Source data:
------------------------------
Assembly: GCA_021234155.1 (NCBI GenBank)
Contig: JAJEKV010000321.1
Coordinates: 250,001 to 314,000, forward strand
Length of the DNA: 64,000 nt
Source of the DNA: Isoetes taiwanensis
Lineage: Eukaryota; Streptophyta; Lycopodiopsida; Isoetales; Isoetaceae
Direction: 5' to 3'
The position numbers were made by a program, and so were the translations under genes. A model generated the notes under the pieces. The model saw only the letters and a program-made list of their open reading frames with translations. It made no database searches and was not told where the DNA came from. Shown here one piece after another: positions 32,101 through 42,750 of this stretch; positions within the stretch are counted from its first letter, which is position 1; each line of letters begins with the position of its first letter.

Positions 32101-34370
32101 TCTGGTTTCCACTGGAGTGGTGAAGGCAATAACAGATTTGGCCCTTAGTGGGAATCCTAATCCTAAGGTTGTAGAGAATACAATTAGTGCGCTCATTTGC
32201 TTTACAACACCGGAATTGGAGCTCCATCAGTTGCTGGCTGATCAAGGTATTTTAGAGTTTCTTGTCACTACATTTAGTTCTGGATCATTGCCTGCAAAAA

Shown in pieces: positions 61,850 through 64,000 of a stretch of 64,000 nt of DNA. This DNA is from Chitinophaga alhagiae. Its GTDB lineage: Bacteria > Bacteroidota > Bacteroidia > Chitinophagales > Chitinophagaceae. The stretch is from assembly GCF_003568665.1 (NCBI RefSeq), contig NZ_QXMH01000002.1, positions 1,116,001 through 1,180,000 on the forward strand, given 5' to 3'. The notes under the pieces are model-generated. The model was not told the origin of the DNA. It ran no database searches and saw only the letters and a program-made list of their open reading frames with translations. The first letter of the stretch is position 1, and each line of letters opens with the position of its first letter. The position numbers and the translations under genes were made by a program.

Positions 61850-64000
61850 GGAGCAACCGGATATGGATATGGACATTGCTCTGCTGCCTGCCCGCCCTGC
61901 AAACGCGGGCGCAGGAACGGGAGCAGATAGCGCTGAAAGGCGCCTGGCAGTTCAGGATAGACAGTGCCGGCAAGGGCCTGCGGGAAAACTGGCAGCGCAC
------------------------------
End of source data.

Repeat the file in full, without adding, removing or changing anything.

Assembly: GCA_021234155.1 (NCBI GenBank)
Contig: JAJEKV010000321.1
Coordinates: 250,001 to 314,000, forward strand
Length of the DNA: 64,000 nt
Source of the DNA: Isoetes taiwanensis
Lineage: Eukaryota; Streptophyta; Lycopodiopsida; Isoetales; Isoetaceae
Direction: 5' to 3'
The position numbers were made by a program, and so were the translations under genes. A model generated the notes under the pieces. The model saw only the letters and a program-made list of their open reading frames with translations. It made no database searches and was not told where the DNA came from. Shown here one piece after another: positions 32,101 through 42,750 of this stretch; positions within the stretch are counted from its first letter, which is position 1; each line of letters begins with the position of its first letter.

Positions 32101-34370
32101 TCTGGTTTCCACTGGAGTGGTGAAGGCAATAACAGATTTGGCCCTTAGTGGGAATCCTAATCCTAAGGTTGTAGAGAATACAATTAGTGCGCTCATTTGC
32201 TTTACAACACCGGAATTGGAGCTCCATCAGTTGCTGGCTGATCAAGGTATTTTAGAGTTTCTTGTCACTACATTTAGTTCTGGATCATTGCCTGCAAAAA

Shown in pieces: positions 61,850 through 64,000 of a stretch of 64,000 nt of DNA. This DNA is from Chitinophaga alhagiae. Its GTDB lineage: Bacteria > Bacteroidota > Bacteroidia > Chitinophagales > Chitinophagaceae. The stretch is from assembly GCF_003568665.1 (NCBI RefSeq), contig NZ_QXMH01000002.1, positions 1,116,001 through 1,180,000 on the forward strand, given 5' to 3'. The notes under the pieces are model-generated. The model was not told the origin of the DNA. It ran no database searches and saw only the letters and a program-made list of their open reading frames with translations. The first letter of the stretch is position 1, and each line of letters opens with the position of its first letter. The position numbers and the translations under genes were made by a program.

Positions 61850-64000
61850 GGAGCAACCGGATATGGATATGGACATTGCTCTGCTGCCTGCCCGCCCTGC
61901 AAACGCGGGCGCAGGAACGGGAGCAGATAGCGCTGAAAGGCGCCTGGCAGTTCAGGATAGACAGTGCCGGCAAGGGCCTGCGGGAAAACTGGCAGCGCAC